Studies by the world's most prestigious think tanks estimate that it will provide connectivity to surfaces rather than devices, and that in the not too distant future wireless interconnection mechanisms will emerge between the brain and computers by means of cellular implants. However, sixth generation communications technology is still in its early stages.
Located in the frequency band between 100 Gigahertz and 10 Terahertz - between the far infrared and microwaves - it is a submillimetre radiation in which one of its technological niches is graphene, a strategic material of nanometric size, transparent and very flexible, as well as very hard and resistant, which allows components to be miniaturised.
Except in China, where the inhabitants of large cities are heavily involved in the use of mobile phones equipped with 5G technology, operators have difficulty convincing users to jump from 4G to 5G, which offers speeds close to 20 Gigs and supports a higher density of connections in small areas. Meanwhile, the powerful telecommunications industries of China, Russia, the United States and the European Union are already betting on 6G in terahertz, seeing it as the future of wireless communications.
The 6G satellite was not the only one travelling into space inside the Long Range 6 rocket. It was accompanied by a pair of Chinese scientific nanosatellites and was embedded in a mission to place a dozen small high-resolution remote-sensing devices from the Argentine company Satellogic into orbit, the first thing that the Chinese authorities authorised to be broadcast when they announced the successful launch of the Long-Range 6 rocket.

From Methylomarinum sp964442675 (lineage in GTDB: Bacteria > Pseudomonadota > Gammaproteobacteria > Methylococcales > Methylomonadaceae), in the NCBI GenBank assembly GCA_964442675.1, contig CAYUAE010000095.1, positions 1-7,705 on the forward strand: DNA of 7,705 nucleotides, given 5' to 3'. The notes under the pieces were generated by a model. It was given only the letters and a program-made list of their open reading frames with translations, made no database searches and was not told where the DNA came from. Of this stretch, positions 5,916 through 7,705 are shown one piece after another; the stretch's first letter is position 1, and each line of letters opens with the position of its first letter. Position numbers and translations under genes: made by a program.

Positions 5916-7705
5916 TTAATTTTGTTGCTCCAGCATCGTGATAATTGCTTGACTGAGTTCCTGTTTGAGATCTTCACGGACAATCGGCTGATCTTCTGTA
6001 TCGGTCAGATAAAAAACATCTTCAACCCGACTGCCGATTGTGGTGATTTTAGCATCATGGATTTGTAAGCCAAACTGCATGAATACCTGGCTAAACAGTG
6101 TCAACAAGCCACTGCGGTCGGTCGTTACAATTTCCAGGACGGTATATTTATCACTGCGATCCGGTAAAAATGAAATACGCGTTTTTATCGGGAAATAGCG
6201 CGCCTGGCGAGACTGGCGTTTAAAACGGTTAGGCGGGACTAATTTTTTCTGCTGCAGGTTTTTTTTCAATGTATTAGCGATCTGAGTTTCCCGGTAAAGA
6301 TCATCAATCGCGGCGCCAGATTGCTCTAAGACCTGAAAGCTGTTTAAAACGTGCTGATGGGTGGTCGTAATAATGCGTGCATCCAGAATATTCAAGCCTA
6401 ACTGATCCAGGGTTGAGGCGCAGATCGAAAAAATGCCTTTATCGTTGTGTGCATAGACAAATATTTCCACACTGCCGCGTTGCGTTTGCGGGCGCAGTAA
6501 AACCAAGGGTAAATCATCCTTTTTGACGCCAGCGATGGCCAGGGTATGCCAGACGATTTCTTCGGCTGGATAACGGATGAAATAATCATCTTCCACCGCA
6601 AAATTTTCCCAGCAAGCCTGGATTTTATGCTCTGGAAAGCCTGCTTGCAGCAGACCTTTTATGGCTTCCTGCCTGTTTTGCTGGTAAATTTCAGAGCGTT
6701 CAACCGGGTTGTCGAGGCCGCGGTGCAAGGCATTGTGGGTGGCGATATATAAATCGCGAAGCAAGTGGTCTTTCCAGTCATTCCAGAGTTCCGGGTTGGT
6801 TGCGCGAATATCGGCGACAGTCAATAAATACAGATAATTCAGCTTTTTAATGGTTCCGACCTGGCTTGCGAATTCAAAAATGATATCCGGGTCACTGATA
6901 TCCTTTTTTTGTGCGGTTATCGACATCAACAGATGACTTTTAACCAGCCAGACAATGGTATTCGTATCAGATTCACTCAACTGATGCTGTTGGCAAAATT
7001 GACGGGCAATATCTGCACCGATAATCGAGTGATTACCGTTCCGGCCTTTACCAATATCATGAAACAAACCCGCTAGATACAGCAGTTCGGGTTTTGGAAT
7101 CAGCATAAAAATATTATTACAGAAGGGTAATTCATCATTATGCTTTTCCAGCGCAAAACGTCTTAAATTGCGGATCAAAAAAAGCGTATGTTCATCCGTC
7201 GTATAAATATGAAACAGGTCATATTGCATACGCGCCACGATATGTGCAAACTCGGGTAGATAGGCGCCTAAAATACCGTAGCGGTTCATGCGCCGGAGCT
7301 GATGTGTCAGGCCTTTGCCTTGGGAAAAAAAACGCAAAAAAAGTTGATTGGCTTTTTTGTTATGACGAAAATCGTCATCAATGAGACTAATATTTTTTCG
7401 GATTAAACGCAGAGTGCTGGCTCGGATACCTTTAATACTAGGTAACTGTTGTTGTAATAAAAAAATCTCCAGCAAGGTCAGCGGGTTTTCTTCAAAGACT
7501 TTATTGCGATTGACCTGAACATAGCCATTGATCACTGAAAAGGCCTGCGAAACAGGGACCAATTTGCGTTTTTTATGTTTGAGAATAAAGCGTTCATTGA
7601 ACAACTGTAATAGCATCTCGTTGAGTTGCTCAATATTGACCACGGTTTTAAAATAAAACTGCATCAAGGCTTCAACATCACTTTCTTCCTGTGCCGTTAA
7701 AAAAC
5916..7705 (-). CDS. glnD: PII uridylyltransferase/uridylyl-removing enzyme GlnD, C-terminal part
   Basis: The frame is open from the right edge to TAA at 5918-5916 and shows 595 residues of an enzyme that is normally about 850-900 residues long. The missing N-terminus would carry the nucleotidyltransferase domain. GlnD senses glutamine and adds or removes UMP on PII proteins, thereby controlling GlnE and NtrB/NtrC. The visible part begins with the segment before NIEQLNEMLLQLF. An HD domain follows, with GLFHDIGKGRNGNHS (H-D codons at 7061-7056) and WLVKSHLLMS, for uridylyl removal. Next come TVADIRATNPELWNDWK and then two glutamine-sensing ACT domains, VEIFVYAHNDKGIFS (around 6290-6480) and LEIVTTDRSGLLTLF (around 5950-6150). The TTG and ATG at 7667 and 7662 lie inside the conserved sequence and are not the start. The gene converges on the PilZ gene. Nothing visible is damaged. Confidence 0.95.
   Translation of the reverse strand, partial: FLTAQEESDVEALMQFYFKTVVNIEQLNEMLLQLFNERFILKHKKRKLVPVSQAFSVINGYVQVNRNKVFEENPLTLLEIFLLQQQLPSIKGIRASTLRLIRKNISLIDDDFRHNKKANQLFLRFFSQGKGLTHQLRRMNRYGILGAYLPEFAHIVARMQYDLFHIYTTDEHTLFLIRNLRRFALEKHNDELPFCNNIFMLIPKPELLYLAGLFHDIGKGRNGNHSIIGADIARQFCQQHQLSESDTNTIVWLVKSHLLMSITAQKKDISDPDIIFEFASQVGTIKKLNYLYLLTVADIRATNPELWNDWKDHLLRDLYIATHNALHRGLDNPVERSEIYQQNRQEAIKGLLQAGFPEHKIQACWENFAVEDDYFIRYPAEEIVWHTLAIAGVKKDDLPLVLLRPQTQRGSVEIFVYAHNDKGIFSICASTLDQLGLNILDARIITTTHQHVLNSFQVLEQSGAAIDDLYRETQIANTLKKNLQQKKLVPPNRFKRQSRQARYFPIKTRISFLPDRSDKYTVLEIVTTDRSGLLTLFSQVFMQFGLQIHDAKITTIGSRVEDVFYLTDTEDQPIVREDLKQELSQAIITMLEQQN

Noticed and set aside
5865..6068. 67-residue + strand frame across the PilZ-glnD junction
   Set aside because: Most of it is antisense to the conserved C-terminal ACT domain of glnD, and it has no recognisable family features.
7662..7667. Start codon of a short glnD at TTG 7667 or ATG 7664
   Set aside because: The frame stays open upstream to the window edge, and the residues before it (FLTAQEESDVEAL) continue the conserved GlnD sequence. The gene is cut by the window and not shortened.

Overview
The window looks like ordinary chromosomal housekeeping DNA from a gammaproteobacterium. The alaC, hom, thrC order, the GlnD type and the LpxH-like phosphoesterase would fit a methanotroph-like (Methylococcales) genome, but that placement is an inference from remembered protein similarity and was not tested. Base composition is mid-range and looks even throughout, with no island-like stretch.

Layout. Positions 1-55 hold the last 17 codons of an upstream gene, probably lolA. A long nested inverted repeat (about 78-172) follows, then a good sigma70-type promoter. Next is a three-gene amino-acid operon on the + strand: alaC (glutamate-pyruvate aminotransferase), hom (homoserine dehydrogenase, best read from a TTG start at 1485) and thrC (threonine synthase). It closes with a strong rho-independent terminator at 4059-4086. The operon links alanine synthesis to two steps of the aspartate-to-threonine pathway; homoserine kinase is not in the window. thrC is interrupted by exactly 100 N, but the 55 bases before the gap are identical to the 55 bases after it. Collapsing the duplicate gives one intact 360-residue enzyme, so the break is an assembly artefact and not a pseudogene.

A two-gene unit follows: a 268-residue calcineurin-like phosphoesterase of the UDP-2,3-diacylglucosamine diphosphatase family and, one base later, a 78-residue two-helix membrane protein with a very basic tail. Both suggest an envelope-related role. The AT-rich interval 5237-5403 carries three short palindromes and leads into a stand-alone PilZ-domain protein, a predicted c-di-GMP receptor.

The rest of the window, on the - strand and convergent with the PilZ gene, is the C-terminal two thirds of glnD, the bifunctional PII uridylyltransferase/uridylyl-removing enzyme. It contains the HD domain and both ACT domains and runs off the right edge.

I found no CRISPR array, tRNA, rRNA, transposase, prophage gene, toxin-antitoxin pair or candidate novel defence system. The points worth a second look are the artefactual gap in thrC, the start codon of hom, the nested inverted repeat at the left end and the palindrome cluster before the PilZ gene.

Each of the ten Argentine mills weighs around 40 kilos and has an estimated lifespan of three years. Named Aleph-1 for the Anglo-Saxon world and ÑuSat for the Hispanic world, they are designed to provide commercial Earth observation services, for which they are equipped with cameras to obtain colour and black and white images. Satellogic is not a newcomer to space. It already has 24 satellites in orbit, which together can provide nearly four million square kilometres of images every day, with a resolution of up to 70 centimetres.
In addition to such a volume of observation, it is possible to "revisit the same area up to four times in 24 hours," says Emiliano Kargieman, executive director of the Buenos Aires-based company. When Satellogic signed the contract in January 2019 with China's state-owned Great Wall Launch Services Corporation, the agreement provided for an exclusive mission of 13 satellites to go into orbit, which in the space world is known as a "dedicated" space flight.
But the Beijing authorities wanted to take advantage of the take-off from Taiyuan to demonstrate the capabilities of its industry and research centres in developing 6G, a cutting-edge technological sphere in direct competition with the major US industrial corporations. The result was the landing of three of Argentina's 13 satellites to send the 6G demonstrator into orbit, camouflaged between two other Chinese satellites.